Analysis: Why was PA reaction to Netanyahu’s speech so harsh?
Khaled Abu Toameh
THE JERUSALEM POST, Jun. 16, 2009
The Palestinian Authority leadership’s hysterical, hasty and clearly miscalculated response to Prime Minister Binyamin Netanyahu’s speech at Bar-Ilan University on Sunday night is likely to boomerang because it makes the Palestinians appear as “peace rejectionists.”
The PA, perhaps, has every right to be angry with Netanyahu’s statements. However, its leaders should have been more careful in choosing the right words to express their sentiments.
Even before he completed his speech, several PA officials and spokesmen used every available platform to declare their total rejection of Netanyahu’s ideas, especially with regards to the establishment of a demilitarized Palestinian state and recognition of Israel as a Jewish state.
Some went as far as hurling personal insults at Netanyahu, branding him a liar, a fraud and a swindler. Others hinted at the possibility that, in the wake of his strategy, the Palestinians would now have to resort to another intifada.
PA representatives are now saying that Netanyahu “cannot even dream of finding one Palestinian to talk to.”
One senior official in Ramallah announced shortly after the prime minister finished his address that the Palestinians won’t resume peace talks with Israel for at least a thousand years.
The harsh response of the PA is the direct result of high hopes that its leaders have pinned on the administration of US President Barack Obama.
Reports about a looming crisis between the administration and Netanyahu over the future of the Middle East peace process, combined with Obama’s conciliatory approach toward the Arab and Muslim worlds, created the impression in Ramallah that the Israeli government had no choice but to accept all the Palestinian demands.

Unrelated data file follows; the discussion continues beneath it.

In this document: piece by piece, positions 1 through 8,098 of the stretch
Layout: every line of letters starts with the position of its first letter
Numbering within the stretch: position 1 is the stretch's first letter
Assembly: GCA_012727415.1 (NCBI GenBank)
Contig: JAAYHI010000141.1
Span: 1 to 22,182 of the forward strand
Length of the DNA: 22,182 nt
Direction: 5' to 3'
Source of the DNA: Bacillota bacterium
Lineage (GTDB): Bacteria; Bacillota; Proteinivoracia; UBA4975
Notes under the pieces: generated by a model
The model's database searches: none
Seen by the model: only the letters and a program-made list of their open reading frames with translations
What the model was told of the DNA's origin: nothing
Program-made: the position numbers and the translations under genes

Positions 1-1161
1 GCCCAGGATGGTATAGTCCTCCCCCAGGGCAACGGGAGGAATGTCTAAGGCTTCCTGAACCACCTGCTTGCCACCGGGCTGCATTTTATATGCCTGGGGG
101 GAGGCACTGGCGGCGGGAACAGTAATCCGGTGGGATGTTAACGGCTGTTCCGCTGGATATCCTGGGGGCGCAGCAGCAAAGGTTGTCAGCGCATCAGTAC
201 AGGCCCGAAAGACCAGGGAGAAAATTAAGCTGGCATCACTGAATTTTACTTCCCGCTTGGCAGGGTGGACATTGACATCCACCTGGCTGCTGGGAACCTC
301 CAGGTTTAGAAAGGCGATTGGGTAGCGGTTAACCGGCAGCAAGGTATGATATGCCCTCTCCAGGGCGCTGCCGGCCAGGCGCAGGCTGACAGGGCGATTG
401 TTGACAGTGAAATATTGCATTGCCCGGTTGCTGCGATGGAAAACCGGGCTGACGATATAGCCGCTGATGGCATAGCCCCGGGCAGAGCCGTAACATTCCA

Briefing reporters on the eve of Netanyahu’s speech, some of PA President Mahmoud Abbas’s top aides predicted that, in the wake of increased US pressure, Netanyahu would be forced to give in, freezing settlement construction and accepting the two-state solution.
That’s why most of these aides expressed surprise when they heard the prime minister’s uncompromising position on most of the sticking issues.
By completely rejecting Netanyahu’s offer of a demilitarized state and his demand to recognize Israel as the homeland of the Jewish people, the PA leadership has climbed a high tree from which it will find it difficult to climb down.
As in previous cases, this leadership has chosen to look at the empty half of the glass.
The fact that Netanyahu is even prepared to talk about a Palestinian state is in itself a major achievement. And so what if the future state of Palestine doesn’t have an army and an air force? Why would Palestine need tanks and warplanes? Don’t the Palestinians already have enough security forces and armed militias? Don’t they already have enough ammunition and rockets?
The future state of Palestine will have to invest in government institutions and infrastructure instead of weapons. The Palestinians need jobs and good government more than they need an army and tanks.
True, Netanyahu’s speech does not fulfill the entire aspirations of the Palestinians. But it would have been wiser for the PA leadership to also look at some of the positive elements in the speech, such as Netanyahu’s acceptance of the idea of a Palestinian state.
Whether Palestine would be demilitarized or not is an issue that the two sides could always continue to discuss through negotiations. But the PA leadership has chosen to say no to this idea, thus playing into the hands of those who have long been arguing that the Palestinians never miss an opportunity to miss an opportunity.
When Yasser Arafat back accepted the “Gaza-Jericho First” formula, he knew that he would subsequently receive more territory in the West Bank and the Gaza Strip through negotiations.
Netanyahu has outsmarted the PA leaders in Ramallah by dragging them into the debate over Israel’s Jewish character – a demand that the Palestinians have also totally and vehemently rejected.
If anyone has reason to be worried about Israel’s desire to be a Jewish state, it’s the 1.4 million Arab citizens of the state. But this is an issue that should be solved through dialogue between the Israeli establishment and the Arab citizens. The Palestinians, after all, are fighting for separation from Israel, while the Israeli Arabs are fighting for integration.
It’s also unclear why PA representatives are surprised to hear about the demilitarized state and Israel’s Jewish character. Former US president Bill Clinton also mentioned the idea of creating a demilitarized state for the Palestinians, as did all of Netanyahu’s predecessors. And the demand that the Palestinians recognize Israel as a Jewish state is also not new.